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# Solutions for Chapter 50: FINITE FIELDS

## Full solutions for Modern Algebra: An Introduction | 6th Edition

ISBN: 9780470384435

Solutions for Chapter 50: FINITE FIELDS

Solutions for Chapter 50
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##### ISBN: 9780470384435

This expansive textbook survival guide covers the following chapters and their solutions. Chapter 50: FINITE FIELDS includes 11 full step-by-step solutions. This textbook survival guide was created for the textbook: Modern Algebra: An Introduction, edition: 6. Since 11 problems in chapter 50: FINITE FIELDS have been answered, more than 8968 students have viewed full step-by-step solutions from this chapter. Modern Algebra: An Introduction was written by and is associated to the ISBN: 9780470384435.

Key Math Terms and definitions covered in this textbook
• Affine transformation

Tv = Av + Vo = linear transformation plus shift.

• Block matrix.

A matrix can be partitioned into matrix blocks, by cuts between rows and/or between columns. Block multiplication ofAB is allowed if the block shapes permit.

• Condition number

cond(A) = c(A) = IIAIlIIA-III = amaxlamin. In Ax = b, the relative change Ilox III Ilx II is less than cond(A) times the relative change Ilob III lib II· Condition numbers measure the sensitivity of the output to change in the input.

• Diagonalizable matrix A.

Must have n independent eigenvectors (in the columns of S; automatic with n different eigenvalues). Then S-I AS = A = eigenvalue matrix.

• Diagonalization

A = S-1 AS. A = eigenvalue matrix and S = eigenvector matrix of A. A must have n independent eigenvectors to make S invertible. All Ak = SA k S-I.

• Identity matrix I (or In).

Diagonal entries = 1, off-diagonal entries = 0.

• Incidence matrix of a directed graph.

The m by n edge-node incidence matrix has a row for each edge (node i to node j), with entries -1 and 1 in columns i and j .

• Jordan form 1 = M- 1 AM.

If A has s independent eigenvectors, its "generalized" eigenvector matrix M gives 1 = diag(lt, ... , 1s). The block his Akh +Nk where Nk has 1 's on diagonall. Each block has one eigenvalue Ak and one eigenvector.

• Krylov subspace Kj(A, b).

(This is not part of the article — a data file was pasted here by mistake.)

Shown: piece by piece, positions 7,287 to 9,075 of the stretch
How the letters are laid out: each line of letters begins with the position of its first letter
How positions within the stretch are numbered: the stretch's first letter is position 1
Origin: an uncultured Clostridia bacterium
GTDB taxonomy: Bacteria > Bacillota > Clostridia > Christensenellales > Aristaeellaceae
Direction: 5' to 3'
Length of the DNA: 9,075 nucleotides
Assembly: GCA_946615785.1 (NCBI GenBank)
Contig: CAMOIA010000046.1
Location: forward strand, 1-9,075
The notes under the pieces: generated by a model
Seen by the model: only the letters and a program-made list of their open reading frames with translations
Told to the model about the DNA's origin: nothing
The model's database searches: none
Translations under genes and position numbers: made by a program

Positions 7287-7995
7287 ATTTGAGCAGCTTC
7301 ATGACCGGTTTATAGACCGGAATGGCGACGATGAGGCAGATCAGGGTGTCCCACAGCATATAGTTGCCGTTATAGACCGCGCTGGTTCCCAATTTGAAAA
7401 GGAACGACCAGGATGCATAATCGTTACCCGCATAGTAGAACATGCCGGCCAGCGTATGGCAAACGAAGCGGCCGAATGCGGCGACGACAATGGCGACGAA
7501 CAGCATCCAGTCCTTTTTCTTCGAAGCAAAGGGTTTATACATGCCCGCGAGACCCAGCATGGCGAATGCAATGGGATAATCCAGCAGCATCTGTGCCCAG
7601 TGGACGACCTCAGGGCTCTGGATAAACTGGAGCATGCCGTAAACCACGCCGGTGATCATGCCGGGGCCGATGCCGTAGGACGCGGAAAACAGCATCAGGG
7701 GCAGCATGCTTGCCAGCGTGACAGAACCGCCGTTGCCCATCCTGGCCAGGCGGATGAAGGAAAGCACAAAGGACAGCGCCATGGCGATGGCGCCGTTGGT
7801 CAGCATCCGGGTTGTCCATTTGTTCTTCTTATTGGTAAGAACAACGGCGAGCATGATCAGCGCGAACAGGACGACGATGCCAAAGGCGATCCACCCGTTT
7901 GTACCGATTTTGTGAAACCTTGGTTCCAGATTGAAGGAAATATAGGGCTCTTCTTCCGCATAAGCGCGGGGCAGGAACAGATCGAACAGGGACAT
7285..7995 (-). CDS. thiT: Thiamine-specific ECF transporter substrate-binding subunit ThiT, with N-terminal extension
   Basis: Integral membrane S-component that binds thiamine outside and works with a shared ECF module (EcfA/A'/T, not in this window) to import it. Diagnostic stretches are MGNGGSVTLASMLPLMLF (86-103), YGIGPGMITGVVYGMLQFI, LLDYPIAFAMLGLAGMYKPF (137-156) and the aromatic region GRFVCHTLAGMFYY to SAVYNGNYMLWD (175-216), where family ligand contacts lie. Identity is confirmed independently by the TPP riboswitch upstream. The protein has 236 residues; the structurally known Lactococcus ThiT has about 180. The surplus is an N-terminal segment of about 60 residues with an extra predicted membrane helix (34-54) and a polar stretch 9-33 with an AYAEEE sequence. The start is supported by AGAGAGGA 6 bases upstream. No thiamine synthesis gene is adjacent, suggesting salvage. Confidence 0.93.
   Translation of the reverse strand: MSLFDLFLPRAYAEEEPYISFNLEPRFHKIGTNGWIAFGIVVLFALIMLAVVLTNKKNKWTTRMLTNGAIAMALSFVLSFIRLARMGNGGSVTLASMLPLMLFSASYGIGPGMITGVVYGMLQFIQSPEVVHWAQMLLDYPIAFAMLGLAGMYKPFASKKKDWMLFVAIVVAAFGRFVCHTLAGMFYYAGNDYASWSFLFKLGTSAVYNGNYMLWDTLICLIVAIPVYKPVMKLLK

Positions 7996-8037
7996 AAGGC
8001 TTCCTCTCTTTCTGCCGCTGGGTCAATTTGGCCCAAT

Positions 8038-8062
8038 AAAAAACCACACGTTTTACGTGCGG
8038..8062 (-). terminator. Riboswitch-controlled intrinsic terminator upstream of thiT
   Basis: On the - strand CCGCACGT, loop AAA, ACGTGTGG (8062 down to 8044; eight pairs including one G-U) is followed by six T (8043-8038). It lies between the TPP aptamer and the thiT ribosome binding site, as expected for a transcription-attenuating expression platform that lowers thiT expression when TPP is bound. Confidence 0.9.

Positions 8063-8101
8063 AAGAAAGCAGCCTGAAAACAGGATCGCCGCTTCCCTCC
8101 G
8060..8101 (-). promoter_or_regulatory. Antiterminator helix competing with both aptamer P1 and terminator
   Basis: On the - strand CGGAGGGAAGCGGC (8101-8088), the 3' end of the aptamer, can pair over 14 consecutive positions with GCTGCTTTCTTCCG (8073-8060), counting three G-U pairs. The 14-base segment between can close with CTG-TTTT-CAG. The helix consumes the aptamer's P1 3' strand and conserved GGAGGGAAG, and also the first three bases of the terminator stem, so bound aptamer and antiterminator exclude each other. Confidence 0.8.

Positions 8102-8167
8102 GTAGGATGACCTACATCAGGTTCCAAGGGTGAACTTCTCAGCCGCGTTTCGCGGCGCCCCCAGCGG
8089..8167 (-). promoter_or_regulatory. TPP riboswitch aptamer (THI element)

The subspace spanned by b, Ab, ... , Aj-Ib. Numerical methods approximate A -I b by x j with residual b - Ax j in this subspace. A good basis for K j requires only multiplication by A at each step.

• Left inverse A+.

If A has full column rank n, then A+ = (AT A)-I AT has A+ A = In.

• Length II x II.

Square root of x T x (Pythagoras in n dimensions).

• Normal equation AT Ax = ATb.

Gives the least squares solution to Ax = b if A has full rank n (independent columns). The equation says that (columns of A)·(b - Ax) = o.

• Orthogonal matrix Q.

Square matrix with orthonormal columns, so QT = Q-l. Preserves length and angles, IIQxll = IIxll and (QX)T(Qy) = xTy. AlllAI = 1, with orthogonal eigenvectors. Examples: Rotation, reflection, permutation.

• Permutation matrix P.

There are n! orders of 1, ... , n. The n! P 's have the rows of I in those orders. P A puts the rows of A in the same order. P is even or odd (det P = 1 or -1) based on the number of row exchanges to reach I.

• Pivot.

The diagonal entry (first nonzero) at the time when a row is used in elimination.

• Polar decomposition A = Q H.

Orthogonal Q times positive (semi)definite H.

• Positive definite matrix A.

Symmetric matrix with positive eigenvalues and positive pivots. Definition: x T Ax > 0 unless x = O. Then A = LDLT with diag(D» O.

• Rank one matrix A = uvT f=. O.

Column and row spaces = lines cu and cv.

• Sum V + W of subs paces.

Space of all (v in V) + (w in W). Direct sum: V n W = to}.

• Symmetric factorizations A = LDLT and A = QAQT.

Signs in A = signs in D.

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